Get your house and car ready for cooler temps

woman adjusting thermostat

For many across the U.S., cooler temperatures are right around the corner. Prepare your home and car now to help you stay safe, warm and — possibly — a little less light in the pocketbook.

Tips for your home

Caulk the windows — One of the most effective ways to keep your house warm is to make sure heat doesn’t escape. Caulking your windows is an easy way to trap the heat, and it works for other areas like gaps in siding or drafty doors.

Cover and flush the water heater — Over time, sediment can collect in the bottom of your water heater. Flushing the water heater once a year not only cleans it from buildup but can also improve heating speeds, eliminate foul odor from stagnant water and reduce energy costs by cutting down on the time needed for the water to get hot.

Clean your gutters — Ensure water can easily pass through your gutters before cooler, and possibly icy or snowy, weather arrives.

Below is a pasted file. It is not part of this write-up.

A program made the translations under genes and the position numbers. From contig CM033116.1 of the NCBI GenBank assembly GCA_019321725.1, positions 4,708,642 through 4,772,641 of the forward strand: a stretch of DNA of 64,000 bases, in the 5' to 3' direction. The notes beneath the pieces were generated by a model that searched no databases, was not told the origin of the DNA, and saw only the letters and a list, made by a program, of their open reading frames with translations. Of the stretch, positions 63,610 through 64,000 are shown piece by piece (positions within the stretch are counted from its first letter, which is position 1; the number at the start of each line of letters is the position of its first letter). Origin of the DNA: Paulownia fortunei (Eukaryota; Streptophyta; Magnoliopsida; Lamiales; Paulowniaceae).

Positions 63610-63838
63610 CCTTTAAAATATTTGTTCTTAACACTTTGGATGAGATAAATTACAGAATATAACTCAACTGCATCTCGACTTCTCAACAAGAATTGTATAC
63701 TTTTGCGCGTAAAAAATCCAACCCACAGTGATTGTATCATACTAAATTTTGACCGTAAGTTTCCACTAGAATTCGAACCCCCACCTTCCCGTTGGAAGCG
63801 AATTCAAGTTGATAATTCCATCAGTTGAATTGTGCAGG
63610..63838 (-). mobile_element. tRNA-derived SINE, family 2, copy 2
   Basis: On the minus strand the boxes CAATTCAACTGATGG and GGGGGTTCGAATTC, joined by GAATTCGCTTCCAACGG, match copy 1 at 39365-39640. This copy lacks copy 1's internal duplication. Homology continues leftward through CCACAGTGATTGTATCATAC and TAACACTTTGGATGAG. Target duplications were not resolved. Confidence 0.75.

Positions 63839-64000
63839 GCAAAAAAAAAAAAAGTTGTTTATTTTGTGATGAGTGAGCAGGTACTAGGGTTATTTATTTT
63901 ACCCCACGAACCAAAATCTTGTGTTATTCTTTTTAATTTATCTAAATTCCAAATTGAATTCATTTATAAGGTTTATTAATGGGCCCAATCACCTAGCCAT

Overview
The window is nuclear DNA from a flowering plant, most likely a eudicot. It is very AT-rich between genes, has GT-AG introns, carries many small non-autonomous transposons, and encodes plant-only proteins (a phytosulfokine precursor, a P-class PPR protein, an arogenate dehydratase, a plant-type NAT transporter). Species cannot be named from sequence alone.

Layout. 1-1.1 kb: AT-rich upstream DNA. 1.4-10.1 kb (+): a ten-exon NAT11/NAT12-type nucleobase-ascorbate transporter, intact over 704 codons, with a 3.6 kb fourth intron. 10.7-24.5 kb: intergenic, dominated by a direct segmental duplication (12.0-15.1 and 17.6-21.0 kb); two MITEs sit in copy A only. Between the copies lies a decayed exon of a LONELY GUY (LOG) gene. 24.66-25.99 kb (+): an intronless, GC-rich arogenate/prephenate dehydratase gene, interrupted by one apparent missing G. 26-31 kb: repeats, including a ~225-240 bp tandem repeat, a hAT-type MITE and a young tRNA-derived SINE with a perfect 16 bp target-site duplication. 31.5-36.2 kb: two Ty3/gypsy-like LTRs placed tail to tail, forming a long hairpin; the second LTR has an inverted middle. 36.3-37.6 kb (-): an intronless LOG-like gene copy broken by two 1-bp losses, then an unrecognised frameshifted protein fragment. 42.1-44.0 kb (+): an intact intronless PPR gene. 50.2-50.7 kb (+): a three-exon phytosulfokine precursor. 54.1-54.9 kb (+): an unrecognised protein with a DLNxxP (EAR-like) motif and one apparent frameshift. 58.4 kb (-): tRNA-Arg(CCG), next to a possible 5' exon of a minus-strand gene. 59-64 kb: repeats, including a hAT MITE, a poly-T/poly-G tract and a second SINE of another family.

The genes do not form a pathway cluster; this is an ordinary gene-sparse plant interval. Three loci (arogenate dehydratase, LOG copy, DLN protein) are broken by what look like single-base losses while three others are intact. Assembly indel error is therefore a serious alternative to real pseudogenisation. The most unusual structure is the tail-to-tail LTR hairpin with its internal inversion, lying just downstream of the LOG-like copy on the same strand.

Set or get a programmable thermostat — Program the thermostat to your schedule, such as keeping your home cooler during the day or while you’re not home, to help save money on your energy bill.

Tips for your car

Get it serviced — Before driving conditions turn less than ideal, it’s a good idea to take your car in for a checkup. Make sure the battery, brakes, belts, spark plugs, cooling and heating are all in good order.

Keep a safety kit handy — It’s a good idea to have jumper cables, a tire pressure gauge, a tire patch kit, blankets, a flashlight and a phone charger in your car in case of emergencies. Getting a flat or a dead battery in cold temperatures is never an ideal situation, but having some supplies on hand can help keep you stay safe and also save you time if you’re able to handle the situation yourself.

Keep the tank at least half full — A full tank reduces condensation, which can prevent your gas line from freezing.

Replace your windshield wiper blades — It’s a good idea to replace your blades once or twice a year depending on where you live and the blades’ level of wear and tear. If you live in an area with harsh winters, you may want to consider heated blades, which can last longer in freezing temperatures.


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